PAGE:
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The online version of this article (doi:10.1186/1757-1146-1-9) contains supplementary material, which is available to authorized users.
The authors declare that they have no competing interests.
MT conceived and designed the study, undertook all data collection and analysis and wrote the paper. JP supervised the study at all levels from the design stages, interpretation of data through to completion of the paper to which she has given permission for publication. PF has been involved in intellectual discussions with regard to the study throughout, revising the manuscript for important intellectual content and has given approval for the final version to be published. RP has actively participated and supported the conception and design of the study, supervising all the recruitment of the participants actively discussed the interpretation and implications of results and proof read the final paper and given approval for the final version to be published.
To identify the threshold of reduced sensory perception in Type 2 diabetes mellitus (Type 2 DM) using a range of research grade monofilaments.
Three groups of participants were recruited into a between subject, cross-sectional study. Group 1(NEW), persons with Type 2 DM diagnosed for less than 2 years (n = 80); Group 2 (EST) persons with Type 2 DM diagnosed for more than 2 years (n = 91), and Group 3, a Comparison group without Type 2 DM (n = 73), resulted in a total study population, n = 244. Research grade monofilaments (2, 4, 6, 8 and 10-gram) were employed using standardised protocol, at 6 sites on the plantar aspect of both feet. The demographic and anthropometric measures of gender, age, height, weight, body mass index (BMI), blood pressure and duration of Type 2 DM since diagnosis (if applicable) of the participants were analysed.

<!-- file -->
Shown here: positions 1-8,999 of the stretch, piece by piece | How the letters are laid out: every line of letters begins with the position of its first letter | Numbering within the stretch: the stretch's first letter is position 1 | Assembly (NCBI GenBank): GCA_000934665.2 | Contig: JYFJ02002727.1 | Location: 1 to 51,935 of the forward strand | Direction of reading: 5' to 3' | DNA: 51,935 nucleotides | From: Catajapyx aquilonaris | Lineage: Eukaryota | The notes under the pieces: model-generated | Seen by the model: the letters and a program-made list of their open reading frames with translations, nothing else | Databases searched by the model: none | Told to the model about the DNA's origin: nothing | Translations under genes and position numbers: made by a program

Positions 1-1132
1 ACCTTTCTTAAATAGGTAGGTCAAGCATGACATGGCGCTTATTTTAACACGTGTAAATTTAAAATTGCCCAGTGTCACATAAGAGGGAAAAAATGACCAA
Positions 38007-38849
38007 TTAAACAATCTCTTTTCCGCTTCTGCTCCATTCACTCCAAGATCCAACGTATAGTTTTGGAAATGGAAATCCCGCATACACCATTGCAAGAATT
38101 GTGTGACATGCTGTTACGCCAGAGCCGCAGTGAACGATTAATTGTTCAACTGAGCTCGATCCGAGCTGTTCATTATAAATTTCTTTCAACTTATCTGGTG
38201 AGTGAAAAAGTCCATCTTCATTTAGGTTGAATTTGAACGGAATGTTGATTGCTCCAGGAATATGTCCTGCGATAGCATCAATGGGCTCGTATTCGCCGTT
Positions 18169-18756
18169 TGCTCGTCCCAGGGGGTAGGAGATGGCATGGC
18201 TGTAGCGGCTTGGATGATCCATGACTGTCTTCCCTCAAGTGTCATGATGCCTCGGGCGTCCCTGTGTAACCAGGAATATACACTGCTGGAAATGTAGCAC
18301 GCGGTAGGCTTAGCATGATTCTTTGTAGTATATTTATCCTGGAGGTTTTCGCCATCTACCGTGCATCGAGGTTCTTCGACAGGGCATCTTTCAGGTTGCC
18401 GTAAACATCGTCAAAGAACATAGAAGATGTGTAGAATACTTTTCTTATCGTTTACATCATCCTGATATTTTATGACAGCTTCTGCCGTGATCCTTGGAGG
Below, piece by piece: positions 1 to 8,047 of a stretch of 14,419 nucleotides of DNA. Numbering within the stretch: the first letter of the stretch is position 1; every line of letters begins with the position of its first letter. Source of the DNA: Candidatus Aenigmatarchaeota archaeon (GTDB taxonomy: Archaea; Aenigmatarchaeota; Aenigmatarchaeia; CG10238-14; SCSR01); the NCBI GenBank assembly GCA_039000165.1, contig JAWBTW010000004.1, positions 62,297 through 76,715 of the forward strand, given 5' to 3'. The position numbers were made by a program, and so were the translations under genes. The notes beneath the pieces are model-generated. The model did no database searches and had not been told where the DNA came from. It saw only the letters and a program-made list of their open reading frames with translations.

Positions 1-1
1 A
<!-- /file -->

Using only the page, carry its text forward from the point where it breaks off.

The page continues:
Perception of the research grade monofilaments differed significantly between the 3 groups (p < 0.05). The 6-gram monofilament was found to be the threshold of normal perception, based on 90% of the Comparison group perceiving the 6-gram monofilament at all sites in contrast to 64% of NEW and 48% of EST groups.
The 6-gram monofilament was identified as the threshold of normal sensory perception. Inability to perceive the 6-gram monofilament indicates, when using the method described in this study, that diminution of sensory perception is evident. Employing a range of monofilaments, 6, 8 and 10-grams in Type 2 DM foot screening would allow the clinical detection of deteriorating sensory perception and enable implementation of foot protection strategies at an earlier stage than is currently practised.
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- Threshold for detection of diabetic peripheral sensory neuropathy using a range of research grade monofilaments in persons with Type 2 diabetes mellitus
Mary P Thomson
Paul M Finch
Richard B Paisey
- BioMed Central